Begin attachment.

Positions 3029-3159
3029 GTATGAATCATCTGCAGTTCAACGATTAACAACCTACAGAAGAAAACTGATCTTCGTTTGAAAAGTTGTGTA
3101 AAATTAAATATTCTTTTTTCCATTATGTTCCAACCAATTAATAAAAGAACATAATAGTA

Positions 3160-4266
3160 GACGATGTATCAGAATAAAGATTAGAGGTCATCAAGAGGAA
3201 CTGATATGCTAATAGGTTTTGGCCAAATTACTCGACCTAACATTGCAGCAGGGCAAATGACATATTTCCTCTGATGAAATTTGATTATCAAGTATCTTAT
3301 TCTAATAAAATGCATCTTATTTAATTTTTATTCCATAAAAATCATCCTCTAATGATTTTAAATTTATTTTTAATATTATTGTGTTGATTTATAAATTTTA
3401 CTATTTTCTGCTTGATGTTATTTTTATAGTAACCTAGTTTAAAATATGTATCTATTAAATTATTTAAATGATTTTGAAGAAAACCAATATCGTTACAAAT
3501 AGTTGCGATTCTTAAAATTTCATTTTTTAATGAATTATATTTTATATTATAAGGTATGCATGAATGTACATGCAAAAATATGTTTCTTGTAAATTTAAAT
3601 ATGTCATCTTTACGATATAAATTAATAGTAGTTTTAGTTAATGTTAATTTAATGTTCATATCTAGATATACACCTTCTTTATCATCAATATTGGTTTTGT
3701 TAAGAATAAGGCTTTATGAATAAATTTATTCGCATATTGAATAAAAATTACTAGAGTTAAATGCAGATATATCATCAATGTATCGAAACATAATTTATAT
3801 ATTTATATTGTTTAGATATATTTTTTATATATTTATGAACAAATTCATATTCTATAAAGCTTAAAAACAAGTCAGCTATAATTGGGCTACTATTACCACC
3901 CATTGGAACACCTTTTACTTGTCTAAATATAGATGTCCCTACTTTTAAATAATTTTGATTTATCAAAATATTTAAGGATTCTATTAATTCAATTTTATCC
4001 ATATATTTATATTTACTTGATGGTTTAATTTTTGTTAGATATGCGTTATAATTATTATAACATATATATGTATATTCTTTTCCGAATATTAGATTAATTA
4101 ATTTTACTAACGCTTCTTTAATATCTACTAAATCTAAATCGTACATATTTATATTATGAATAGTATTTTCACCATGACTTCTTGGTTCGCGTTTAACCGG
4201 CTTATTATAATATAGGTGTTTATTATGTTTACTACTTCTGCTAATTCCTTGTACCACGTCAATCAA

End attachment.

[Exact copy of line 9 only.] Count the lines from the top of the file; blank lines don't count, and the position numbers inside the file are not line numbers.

3501 AGTTGCGATTCTTAAAATTTCATTTTTTAATGAATTATATTTTATATTATAAGGTATGCATGAATGTACATGCAAAAATATGTTTCTTGTAAATTTAAAT